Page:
Sociologists may confront unanticipated circumstances where they become aware of information that is clearly health- or life-threatening to research participants, students, employees, clients, or others. In these cases, sociologists balance the importance of guarantees of confidentiality with other priorities in [the] Code of Ethics, standards of conduct, and applicable law. (p. 9)
The section on informed consent, the most extensive in the 1997 Code of Ethics, reflects a frequent dilemma among sociologists. The basic tenets of informed consent as stated here approximate those in all fields of science. Obtaining true consent requires eliminating any element of undue pressure (as might occur in the use of students as research subjects) or deception regarding the nature of the research or risks and benefits associated with participation. In social research, however, statement of the objectives of an investigation may affect attitudes and behavior among research subjects in a manner that undermines the validity of the research design. Recognizing this possibility, the Code acknowledges instances when deceptive techniques may be acceptable. These include cases where the use of deception ”will not be harmful to research participants,” is ”justified by the study’s prospective scientific, educational, or applied value,” and cannot be substituted for by alternative procedures (p. 12).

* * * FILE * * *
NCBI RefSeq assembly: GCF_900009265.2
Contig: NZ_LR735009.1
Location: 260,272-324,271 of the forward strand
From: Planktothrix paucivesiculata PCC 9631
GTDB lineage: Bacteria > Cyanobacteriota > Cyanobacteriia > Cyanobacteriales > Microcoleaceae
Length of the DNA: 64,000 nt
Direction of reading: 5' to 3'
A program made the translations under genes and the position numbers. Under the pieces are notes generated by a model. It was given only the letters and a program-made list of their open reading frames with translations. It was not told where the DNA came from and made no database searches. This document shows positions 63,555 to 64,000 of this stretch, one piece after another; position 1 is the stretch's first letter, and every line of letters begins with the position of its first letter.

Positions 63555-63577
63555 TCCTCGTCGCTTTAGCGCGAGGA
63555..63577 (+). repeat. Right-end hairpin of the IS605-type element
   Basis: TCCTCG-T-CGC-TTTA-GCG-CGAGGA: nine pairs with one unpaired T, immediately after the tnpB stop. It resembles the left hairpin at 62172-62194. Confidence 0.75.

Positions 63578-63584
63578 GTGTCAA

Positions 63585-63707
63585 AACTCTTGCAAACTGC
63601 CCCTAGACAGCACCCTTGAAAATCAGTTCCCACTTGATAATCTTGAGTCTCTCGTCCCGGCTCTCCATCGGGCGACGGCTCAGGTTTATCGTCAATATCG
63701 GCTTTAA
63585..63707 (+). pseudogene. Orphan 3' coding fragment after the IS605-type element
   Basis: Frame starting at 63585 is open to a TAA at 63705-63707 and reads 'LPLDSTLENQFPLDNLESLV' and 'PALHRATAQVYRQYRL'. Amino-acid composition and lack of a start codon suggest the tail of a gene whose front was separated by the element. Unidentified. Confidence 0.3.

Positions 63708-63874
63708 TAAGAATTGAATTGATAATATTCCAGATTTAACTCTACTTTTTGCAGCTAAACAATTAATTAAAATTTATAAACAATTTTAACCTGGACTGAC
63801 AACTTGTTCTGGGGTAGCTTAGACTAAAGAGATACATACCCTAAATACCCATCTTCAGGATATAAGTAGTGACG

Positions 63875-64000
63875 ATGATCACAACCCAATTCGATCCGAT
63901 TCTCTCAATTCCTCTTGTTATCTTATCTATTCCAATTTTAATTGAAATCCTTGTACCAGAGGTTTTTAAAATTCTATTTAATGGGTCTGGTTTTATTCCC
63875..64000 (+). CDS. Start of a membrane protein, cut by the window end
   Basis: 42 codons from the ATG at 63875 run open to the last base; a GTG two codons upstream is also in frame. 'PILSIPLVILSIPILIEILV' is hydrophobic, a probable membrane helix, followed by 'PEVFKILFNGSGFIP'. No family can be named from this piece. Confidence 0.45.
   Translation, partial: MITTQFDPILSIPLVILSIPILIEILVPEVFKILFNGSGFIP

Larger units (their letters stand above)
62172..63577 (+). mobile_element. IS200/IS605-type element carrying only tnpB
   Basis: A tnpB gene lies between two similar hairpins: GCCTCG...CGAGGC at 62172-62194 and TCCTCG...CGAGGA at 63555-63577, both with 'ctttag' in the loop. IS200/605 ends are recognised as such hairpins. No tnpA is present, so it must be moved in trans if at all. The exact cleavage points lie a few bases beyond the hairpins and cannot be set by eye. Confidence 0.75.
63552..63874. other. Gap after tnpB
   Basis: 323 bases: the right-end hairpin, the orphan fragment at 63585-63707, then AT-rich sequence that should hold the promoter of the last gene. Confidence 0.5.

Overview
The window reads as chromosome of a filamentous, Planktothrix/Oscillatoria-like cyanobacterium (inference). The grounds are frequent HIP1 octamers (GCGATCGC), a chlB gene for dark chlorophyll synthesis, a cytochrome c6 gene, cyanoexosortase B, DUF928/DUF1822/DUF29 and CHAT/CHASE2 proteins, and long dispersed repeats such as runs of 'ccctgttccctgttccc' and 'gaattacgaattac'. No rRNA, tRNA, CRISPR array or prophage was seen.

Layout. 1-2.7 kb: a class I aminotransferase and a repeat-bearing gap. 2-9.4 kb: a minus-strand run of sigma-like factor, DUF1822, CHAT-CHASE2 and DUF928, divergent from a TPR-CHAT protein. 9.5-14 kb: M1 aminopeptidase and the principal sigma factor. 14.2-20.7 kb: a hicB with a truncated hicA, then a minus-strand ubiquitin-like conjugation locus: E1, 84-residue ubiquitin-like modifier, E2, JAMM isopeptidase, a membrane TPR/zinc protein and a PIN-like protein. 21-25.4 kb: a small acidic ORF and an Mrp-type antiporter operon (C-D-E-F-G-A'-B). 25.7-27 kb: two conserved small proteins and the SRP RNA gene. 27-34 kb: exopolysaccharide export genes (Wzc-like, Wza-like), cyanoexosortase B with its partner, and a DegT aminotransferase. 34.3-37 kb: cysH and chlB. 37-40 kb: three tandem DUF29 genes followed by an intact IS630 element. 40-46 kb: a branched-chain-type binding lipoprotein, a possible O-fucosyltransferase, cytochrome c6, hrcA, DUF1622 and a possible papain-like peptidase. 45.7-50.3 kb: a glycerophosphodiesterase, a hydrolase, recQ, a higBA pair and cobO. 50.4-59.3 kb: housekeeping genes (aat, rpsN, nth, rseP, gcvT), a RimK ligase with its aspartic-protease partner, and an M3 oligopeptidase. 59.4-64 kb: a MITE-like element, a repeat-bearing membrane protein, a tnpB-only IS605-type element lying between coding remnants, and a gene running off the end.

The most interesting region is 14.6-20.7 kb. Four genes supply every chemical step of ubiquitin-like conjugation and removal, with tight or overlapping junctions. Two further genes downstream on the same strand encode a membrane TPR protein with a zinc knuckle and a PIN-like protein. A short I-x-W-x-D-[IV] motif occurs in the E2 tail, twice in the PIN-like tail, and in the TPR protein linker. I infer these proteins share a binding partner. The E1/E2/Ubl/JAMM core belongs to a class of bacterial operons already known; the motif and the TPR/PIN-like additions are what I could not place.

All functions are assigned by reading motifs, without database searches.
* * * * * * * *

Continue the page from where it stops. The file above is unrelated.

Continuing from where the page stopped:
A review of historical developments, events, and controversies of special importance to sociologists in the decades preceding the 1989 and 1997 Codes of Ethics promotes a further appreciation of the concerns they embody. Perhaps the most far-reaching development in this era was the introduction of government funding into new areas of the sociological enterprise. In sociology, as in many areas of science, government funding provided opportunities to expand the scope and sophistication of research, but it created new ethical dilemmas and accentuated old ones.
Increased government funding created interrelated problems of independence for the sociological researcher and anonymity for the research subject. A report by Trend (1980) on work done under contract with the U.S. Department of Housing and Urban Development (HUD) illustrates one aspect of this problem. Possessing a legal right to audit HUD’s operations, the General Accounting Office (GAO) could have examined raw data complete with individual identifiers despite written assurances of confidentiality to the subjects by the research team. Sensitivity on the part of the GAO and creativity by the sociologists averted an involuntary though real ethical transgression in this instance. But the case illustrates both the importance of honoring commitments to subjects and the possibility that ethical responsibilities may clash with legal obligations.
Legal provisions designed explicitly to protect human subjects emerged in the 1970s. Regulations developed by the U.S. Department of Health and Human Services (DHHS) require that universities, laboratories, and other organizations requesting funds establish institutional review boards (IRBs) for protection of human subjects. The 1997 ASA Code of Ethics makes frequent reference to these boards as a resource for resolution of ethical dilemmas.